Phase III Study With Venetoclax Combo Identifies New Biomarker for Relapsed/Refractory Myeloma

Dec 12, 2019

The phase III BELLINI trial demonstrated translocation 11;14 and high BCL2 gene expression are predictive of response to treatment with the addition of venetoclax to bortezomib plus dexamethasone in patients with relapsed/refractory multiple myeloma, according to the findings presented at the 2019 ASH Annual Meeting.

Simon Harrison, MBBS, MRCP, FRCPath, FRACP, PhD

The phase III BELLINI trial (NCT02755597) demonstrated translocation(t)(11;14) and high BCL2gene expression are predictive of response to treatment with the addition of venetoclax (Venclexta) to bortezomib (Velcade) plus dexamethasone in patients with relapsed/refractory multiple myeloma, according to the findings presented at the 2019 American Society of Hematology (ASH) Annual Meeting.

Moreover, the triplet regimen led to promising response rates in patients with relapsed/refractory myeloma. The objective response rate (ORR) in the overall population of patients with the addition of venetoclax was 84% versus 70% with placebo. In the venetoclax arm, 61% of patients achieved a very good partial response (VGPR) or better, 29% achieved a complete response (CR) or better, and 13% of patients achieved minimal residual disease (MRD)-negativity versus 40%, 7%, and 1% in the placebo arm, respectively.

In the t(11;14) subgroup, venetoclax induced a 95% ORR, including a ≥VGPR of 75% of patients, a ≥CR of 55%, and MRD-negativity in 25% versus 47%, 27%, 7%, and 0% with placebo, respectively. The ORR in patients with highBCL2was 88% with venetoclax, including a ≥VGPR of 76%, a ≥CR of 41%, and MRD-negativity in 18% versus 75%, 31%, 0%, and 0% in the placebo arm, respectively.

In terms of progression-free survival (PFS), the greatest improvements were seen in patients with t(11;14) (HR=0.10; 95% CI: 0.02-0.46,P= .003) and high BCL2gene expression by quantitative PCR (qPCR). (HR=0.26; 95% CI: 0.13-0.51, P< .001). In a combined subgroup analysis of these 2 groups of patients, the median PFS was not reached in the venetoclax arm compared with 9.9 months with placebo (HR=0.26, 95% CI: 0.14-0.48, P< .001).

Median overall survival (OS) had not yet been reached in either arm, but OS was similar between treatment arms for the combined group of patients with t(11;14) and highBCL2(HR=0.92, 95% CI: 0.36-2.16, P= .85). However, in patients who were t(11;14)-negative and low BLC2, OS favored placebo over venetoclax (HR=3.12, 95% CI: 1.2-8.13,P= .019). The ORR in the combined subgroup of patients was 88% with venetoclax versus 70% with placebo[MOU1].

“Adding venetoclax to [bortezomib plus dexamethasone] demonstrates significant efficacy in pts with RRMM harboring either t(11;14) or tumor cells expressing high levels of BCL2,” study authors, led by Simon Harrison, MBBS, MRCP, FRCPath, FRACP, PhD, director of the Centre of Excellence in Cellular Immunotherapy at Peter MacCallum Cancer Centre, wrote. “The benefit-risk profile appears to be favorable in these subsets of pts and additional studies to gain further safety and efficacy information are warranted.”

The randomized double-blind, multicenter phase III BELLINI trial evaluated the efficacy of adding venetoclax to bortezomib plus dexamethasone compared with placebo and bortezomib plus dexamethasone in patients who received 1 to 3 prior lines of therapy and were either sensitive or naïve to proteasome inhibitors (PIs). Patients were randomized to receive either venetoclax at 800 mg/day or placebo in addition to standard bortezomib anddexamethasone[MOU2]. The primary end point was PFS.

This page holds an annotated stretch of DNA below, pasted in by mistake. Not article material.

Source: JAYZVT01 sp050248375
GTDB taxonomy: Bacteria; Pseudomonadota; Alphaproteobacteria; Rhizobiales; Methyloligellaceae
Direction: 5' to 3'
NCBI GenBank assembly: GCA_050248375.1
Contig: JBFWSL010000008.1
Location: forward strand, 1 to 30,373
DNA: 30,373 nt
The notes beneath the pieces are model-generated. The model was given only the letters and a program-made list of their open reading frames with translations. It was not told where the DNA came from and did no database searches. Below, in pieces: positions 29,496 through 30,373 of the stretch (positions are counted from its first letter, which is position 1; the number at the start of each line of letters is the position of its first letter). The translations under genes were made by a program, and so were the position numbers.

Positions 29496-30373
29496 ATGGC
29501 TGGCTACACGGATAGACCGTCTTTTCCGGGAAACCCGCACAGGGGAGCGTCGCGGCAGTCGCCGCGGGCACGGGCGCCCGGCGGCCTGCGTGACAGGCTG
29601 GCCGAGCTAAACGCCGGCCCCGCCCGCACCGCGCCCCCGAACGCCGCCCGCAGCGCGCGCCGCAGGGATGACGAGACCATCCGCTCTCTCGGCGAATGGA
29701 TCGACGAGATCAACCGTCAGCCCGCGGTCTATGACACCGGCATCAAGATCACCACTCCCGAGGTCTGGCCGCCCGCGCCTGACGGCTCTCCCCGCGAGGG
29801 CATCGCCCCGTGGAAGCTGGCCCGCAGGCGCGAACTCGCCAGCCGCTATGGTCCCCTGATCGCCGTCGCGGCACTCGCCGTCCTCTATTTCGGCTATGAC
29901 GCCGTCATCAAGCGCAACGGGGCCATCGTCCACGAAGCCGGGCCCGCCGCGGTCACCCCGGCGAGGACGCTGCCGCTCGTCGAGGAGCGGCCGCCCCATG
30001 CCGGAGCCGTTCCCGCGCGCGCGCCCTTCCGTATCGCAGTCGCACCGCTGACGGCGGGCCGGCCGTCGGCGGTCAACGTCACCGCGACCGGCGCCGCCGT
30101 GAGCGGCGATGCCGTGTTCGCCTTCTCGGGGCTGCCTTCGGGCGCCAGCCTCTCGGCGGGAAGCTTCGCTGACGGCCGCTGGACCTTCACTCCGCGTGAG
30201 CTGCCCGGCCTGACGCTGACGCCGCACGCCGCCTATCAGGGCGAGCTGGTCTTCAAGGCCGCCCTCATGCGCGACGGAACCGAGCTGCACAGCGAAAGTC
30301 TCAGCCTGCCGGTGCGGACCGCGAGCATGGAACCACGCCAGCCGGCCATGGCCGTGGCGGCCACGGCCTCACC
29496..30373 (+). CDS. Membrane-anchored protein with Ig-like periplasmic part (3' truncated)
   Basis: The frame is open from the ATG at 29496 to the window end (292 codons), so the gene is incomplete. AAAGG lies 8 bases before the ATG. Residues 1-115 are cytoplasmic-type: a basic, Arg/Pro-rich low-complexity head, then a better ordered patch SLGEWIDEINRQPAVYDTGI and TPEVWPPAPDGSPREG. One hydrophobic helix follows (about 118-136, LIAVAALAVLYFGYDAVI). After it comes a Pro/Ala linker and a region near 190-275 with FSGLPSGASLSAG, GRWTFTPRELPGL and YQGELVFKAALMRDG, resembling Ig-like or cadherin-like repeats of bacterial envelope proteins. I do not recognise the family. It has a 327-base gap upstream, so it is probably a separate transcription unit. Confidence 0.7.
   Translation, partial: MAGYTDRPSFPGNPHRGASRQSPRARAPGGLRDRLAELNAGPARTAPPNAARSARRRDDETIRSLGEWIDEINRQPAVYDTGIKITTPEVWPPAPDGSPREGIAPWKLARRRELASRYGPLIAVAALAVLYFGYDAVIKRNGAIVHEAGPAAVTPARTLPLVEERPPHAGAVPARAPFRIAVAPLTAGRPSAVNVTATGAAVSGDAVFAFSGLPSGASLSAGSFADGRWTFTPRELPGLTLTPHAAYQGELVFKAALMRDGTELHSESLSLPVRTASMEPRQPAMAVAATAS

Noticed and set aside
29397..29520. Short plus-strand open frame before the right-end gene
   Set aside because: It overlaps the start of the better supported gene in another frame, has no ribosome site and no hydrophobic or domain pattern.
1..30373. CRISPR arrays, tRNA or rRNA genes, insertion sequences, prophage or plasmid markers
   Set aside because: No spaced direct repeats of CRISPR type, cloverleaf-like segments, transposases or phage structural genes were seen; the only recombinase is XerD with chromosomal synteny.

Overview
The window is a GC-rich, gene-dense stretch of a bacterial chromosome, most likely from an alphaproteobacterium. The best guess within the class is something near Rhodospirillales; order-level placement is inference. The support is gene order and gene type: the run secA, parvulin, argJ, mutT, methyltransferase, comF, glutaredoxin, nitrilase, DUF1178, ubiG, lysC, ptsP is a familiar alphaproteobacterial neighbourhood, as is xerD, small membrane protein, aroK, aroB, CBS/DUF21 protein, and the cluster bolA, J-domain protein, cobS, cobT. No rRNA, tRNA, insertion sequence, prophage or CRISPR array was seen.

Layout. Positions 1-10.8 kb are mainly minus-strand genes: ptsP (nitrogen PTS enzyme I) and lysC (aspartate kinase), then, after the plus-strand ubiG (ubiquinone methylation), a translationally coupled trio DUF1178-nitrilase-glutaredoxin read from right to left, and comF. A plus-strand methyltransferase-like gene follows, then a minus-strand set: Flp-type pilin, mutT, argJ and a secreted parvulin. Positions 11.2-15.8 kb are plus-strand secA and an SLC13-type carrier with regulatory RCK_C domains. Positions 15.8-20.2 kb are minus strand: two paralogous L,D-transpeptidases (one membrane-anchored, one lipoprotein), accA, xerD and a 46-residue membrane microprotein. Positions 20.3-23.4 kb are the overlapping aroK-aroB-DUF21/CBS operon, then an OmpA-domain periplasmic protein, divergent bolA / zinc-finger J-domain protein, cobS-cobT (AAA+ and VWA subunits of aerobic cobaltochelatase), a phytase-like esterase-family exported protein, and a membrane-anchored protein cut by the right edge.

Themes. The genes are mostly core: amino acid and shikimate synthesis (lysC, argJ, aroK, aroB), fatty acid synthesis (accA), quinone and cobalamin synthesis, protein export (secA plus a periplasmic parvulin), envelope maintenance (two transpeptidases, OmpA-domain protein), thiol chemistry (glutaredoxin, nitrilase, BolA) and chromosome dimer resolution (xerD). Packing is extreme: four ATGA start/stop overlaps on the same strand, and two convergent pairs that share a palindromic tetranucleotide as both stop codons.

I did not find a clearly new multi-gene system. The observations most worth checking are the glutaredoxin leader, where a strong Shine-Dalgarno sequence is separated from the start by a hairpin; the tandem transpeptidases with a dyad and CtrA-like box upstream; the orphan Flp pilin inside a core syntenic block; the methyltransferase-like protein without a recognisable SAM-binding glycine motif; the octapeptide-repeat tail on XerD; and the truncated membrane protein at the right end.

Biomarker analyses were conducted by cytogenetics by interphase fluorescence in situ hybridization (FISH) and BCL-2 protein expression by immunohistochemistry (IHC) analysis of bone marrow core biopsies. Two particular subgroups noted in the BELLINI trial included t(11;14) and highBCL2gene expression by qPCR. There was an additional subgroup analysis on overlapping patients between these 2 populations, in which 20% of patients with high BCL2were also t(11;14) and 54% of t(11;14) were high BCL2.

To be included in the trial, patients had to have an Eastern Cooperative Oncology Group (ECOG) performance score of 2 or lower and have documented relapse or progressive multiple myeloma on or after any regimen or be refractory to the most recent line of therapy. Patients also had to have received 1 to 3 prior lines of therapy, which could include prior bortezomib or another PI. However, patents were not included if they became refractory to a prior PI, received a PI treatment within 60 days of the first dose of the study drug. They also could not have received a prior allogenic stem cell transplant, among other criteria.

As of the data cut-off of March 18, 2019, 291 patients were randomized to either the venetoclax arm (n = 194) or placebo (n = 97). Overall, 177 patients were evaluable by IHC, 257 by qPCR, and 262 by FISH.

According to Harrison, who presented the phase III Bellini study results during ASH, cell survival is promoted by overexpression of BCL-2 protein in multiple myeloma. Venetoclax is a highly selective and potent oral BCL-2 inhibitor, which can induce apoptosis and has synergistic activity with bortezomib plus dexamethasone. Previous phase I data demonstrated encouraging clinical efficacy with the triplet regimen in patients with t(11;14) multiple myeloma, as well as in a broader population of patients with myeloma.

Reference:

Harrison S, Cavo M, De La Rubia J, et al. 142 T(11;14) and High BCL2 Expression Are Predictive Biomarkers of Response to Venetoclax in Combination with Bortezomib and Dexamethasone in Patients with Relapsed/Refractory Multiple Myeloma: Biomarker Analyses from the Phase 3 Bellini Study. Presented at: 2019 American Society of Hematology Annual Meeting & Exposition; December 7-10, 2019; Orlando, FL.

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